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When ATVs are Driven on Public Highways, They Are “Motor Vehicles” for Purposes of State Suspension Laws

In a recent criminal law matter, the Supreme Court of Connecticut affirmed a trial court’s revocation of a defendant’s probation after he operated his all-terrain vehicle (ATV) on public roads while his driver’s license was suspended.

In this case, the defendant pled guilty to driving under the influence as a third-time offender. He was sentenced to three years’ incarceration, execution suspended after one year, with three years’ probation. The following conditions of probation were imposed: a general condition prohibiting the violation of any state criminal statute, and a special condition prohibiting the operation of a motor vehicle with a suspended license. The Department of Motor Vehicles permanently suspended the defendant’s driver’s license due to his history of suspensions. The defendant served the one unsuspended year in jail, then began his probation. Before the term expired, he received two criminal citations after he operated an ATV in the travel lanes of town roads. Therefore, he was subsequently charged with operating a motor vehicle with a suspended license in violation of CGS § 14-215, as well as violation of probation.

A probation revocation hearing was held, where the trial court determined that the defendant violated the general and special conditions. His probation was revoked, and he was ordered to serve the remaining two years of his suspended sentence. The defendant appealed, arguing that CGS § 14-215(c) was unconstitutionally vague with respect to application to ATV usage. As he emphasized, “a person of ordinary intelligence could not reasonably have been expected to know that the term ‘motor vehicle’ included an ATV.”

Everyone is presumed to know the law, and ignorance is no excuse from criminal punishment. However, laws must be drafted so that “ordinary people understand what conduct is prohibited and in a manner that does not encourage arbitrary and discriminatory enforcement.” So long as the meaning of the statute can be fairly ascertained, it won’t be struck down as void for vagueness. In this case, the burden rested with the defendant to “demonstrate beyond a reasonable doubt that [CGS § 14-215(c)], as applied to him, deprived him of adequate notice of what conduct the statute proscribed or that he fell victim to arbitrary and discriminatory enforcement.”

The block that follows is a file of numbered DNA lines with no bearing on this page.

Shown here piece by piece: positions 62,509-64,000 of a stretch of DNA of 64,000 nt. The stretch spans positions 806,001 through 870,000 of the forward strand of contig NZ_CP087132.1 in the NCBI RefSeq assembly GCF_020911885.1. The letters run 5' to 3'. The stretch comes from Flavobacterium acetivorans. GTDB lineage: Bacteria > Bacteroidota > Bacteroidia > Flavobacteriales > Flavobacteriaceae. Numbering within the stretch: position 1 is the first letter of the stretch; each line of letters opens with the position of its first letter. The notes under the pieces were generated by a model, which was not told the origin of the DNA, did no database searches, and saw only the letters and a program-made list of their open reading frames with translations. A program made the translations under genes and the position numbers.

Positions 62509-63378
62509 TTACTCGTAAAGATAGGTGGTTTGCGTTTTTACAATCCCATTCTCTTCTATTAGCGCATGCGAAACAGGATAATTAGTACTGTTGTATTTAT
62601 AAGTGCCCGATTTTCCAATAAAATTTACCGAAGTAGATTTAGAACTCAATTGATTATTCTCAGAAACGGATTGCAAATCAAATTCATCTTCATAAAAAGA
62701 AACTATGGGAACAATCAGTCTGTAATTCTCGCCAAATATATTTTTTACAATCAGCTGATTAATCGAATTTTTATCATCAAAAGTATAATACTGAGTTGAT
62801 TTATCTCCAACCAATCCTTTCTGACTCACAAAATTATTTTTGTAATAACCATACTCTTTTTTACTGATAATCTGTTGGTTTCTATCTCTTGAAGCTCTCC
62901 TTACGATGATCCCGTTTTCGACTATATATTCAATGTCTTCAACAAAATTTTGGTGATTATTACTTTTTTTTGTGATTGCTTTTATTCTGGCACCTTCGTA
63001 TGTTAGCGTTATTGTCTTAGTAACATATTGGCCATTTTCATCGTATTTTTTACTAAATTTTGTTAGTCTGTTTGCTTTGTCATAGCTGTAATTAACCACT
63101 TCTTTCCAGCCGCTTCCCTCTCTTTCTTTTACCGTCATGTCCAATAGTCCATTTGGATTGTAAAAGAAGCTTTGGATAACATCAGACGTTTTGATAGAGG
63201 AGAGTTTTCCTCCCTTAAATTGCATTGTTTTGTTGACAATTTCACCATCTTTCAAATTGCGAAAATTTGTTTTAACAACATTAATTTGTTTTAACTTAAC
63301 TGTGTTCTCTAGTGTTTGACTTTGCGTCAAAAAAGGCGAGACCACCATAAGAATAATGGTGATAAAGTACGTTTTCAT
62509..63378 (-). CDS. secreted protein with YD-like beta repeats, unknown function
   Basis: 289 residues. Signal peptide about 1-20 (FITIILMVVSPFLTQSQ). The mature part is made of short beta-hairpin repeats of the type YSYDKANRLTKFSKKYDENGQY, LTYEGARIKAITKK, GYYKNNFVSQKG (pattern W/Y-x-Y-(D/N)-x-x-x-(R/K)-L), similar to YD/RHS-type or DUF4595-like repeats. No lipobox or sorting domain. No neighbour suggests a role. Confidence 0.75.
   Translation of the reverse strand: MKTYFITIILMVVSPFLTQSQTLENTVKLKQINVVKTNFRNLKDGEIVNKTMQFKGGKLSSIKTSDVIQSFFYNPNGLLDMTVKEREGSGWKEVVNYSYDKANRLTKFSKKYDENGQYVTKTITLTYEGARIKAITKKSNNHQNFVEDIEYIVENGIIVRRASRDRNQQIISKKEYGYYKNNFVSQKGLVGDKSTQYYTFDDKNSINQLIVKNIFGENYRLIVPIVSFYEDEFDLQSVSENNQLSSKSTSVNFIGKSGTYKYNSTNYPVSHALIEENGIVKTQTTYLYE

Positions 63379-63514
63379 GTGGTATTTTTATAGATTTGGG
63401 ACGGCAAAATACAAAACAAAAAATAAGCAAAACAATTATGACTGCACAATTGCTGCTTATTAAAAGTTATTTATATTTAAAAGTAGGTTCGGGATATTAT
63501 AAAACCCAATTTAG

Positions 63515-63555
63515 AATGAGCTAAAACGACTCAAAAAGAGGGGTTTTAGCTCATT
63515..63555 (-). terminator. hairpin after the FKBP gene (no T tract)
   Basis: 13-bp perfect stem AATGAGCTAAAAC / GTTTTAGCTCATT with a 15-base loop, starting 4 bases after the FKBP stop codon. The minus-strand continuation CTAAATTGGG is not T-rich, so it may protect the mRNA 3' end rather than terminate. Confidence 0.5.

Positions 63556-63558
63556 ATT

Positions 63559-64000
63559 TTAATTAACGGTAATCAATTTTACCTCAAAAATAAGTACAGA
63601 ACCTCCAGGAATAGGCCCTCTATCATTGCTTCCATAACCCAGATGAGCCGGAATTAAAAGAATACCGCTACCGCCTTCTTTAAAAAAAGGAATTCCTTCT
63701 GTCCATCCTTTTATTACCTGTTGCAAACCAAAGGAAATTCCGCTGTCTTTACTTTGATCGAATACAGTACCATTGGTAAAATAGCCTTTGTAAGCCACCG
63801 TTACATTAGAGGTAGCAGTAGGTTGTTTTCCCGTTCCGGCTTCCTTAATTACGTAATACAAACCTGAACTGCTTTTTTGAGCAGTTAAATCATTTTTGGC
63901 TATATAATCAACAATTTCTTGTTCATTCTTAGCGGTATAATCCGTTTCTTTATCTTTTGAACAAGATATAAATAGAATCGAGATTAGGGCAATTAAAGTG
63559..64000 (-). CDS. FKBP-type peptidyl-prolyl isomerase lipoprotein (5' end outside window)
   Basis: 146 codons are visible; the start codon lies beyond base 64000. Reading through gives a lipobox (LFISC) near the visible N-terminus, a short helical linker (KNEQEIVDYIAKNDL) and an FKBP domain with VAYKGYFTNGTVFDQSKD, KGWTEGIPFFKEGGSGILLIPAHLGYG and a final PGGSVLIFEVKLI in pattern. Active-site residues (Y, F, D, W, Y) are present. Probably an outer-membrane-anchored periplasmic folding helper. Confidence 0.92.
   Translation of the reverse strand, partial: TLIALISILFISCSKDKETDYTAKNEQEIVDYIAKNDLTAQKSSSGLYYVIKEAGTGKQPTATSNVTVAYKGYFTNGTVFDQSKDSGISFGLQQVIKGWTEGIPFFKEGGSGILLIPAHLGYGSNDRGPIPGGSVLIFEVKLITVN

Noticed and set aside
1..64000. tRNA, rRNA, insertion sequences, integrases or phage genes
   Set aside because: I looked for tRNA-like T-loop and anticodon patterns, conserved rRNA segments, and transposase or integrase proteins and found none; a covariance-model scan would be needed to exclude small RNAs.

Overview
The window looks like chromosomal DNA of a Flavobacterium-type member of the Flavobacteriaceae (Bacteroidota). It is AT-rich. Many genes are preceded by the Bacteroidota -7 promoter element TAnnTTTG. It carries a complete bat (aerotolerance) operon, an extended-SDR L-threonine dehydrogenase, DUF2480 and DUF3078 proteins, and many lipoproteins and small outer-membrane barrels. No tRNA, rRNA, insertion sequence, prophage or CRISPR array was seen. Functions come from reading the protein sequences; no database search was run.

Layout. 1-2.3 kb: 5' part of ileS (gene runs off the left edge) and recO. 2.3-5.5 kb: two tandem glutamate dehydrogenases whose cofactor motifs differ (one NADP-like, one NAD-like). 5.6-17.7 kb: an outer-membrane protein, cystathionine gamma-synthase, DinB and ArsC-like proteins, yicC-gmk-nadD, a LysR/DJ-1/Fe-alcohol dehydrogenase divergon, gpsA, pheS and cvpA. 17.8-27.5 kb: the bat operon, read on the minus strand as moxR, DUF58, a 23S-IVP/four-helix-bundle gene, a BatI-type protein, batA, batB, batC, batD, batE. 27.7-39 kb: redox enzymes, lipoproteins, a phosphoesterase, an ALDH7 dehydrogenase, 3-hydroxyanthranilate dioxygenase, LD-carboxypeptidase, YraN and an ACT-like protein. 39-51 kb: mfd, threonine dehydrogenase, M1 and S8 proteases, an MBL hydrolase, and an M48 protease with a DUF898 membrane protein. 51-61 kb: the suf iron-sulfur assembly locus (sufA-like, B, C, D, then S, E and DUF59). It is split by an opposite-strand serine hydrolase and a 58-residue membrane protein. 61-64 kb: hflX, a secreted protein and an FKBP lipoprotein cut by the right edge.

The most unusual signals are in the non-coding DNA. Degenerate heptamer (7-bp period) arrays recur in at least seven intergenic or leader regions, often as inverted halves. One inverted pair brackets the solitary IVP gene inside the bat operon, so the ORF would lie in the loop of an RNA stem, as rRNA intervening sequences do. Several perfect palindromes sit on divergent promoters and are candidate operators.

CGS § 14-215(c) makes it a crime for a person to operate a motor vehicle while their driver’s license is under suspension. This statute is located in Chapter 248, which defines “motor vehicle” as including “all vehicles used on public highways.” In CGS § 14-212(9), “vehicle” is synonymous with “motor vehicle,” so the Supreme Court opined that if an ATV qualifies as a vehicle, it is a motor vehicle for purposes of the suspension law. The Court considered the definitions of ATV under other statutes, which use the language “a self-propelled vehicle” and “motorized vehicle.” CGS §§ 14-379 and 23-26a. Thus, for purposes of CGS § 14-215(c), an ATV was a motor vehicle when used on a public highway.

With this statutory framework in mind, the Supreme Court determined that the defendant failed to meet his burden. Rather, CGS § 14-215(c) “affords a person of ordinary intelligence with fair warning that he is prohibited from operating an ATV on a public highway while his license is suspended.” The Court found that the statute was not unconstitutionally vague, and the trial court did not err in revoking the defendant’s probation.

When faced with a charge of operating a motor vehicle while intoxicated (a.k.a. driving under the influence) or operation under suspension, an individual is best served by consulting with an experienced criminal law practitioner. Should you have any questions regarding criminal defense, please do not hesitate to contact Attorney Joseph C. Maya in the firm’s Westport office in Fairfield County at 203-221-3100 or at JMaya@Mayalaw.com.

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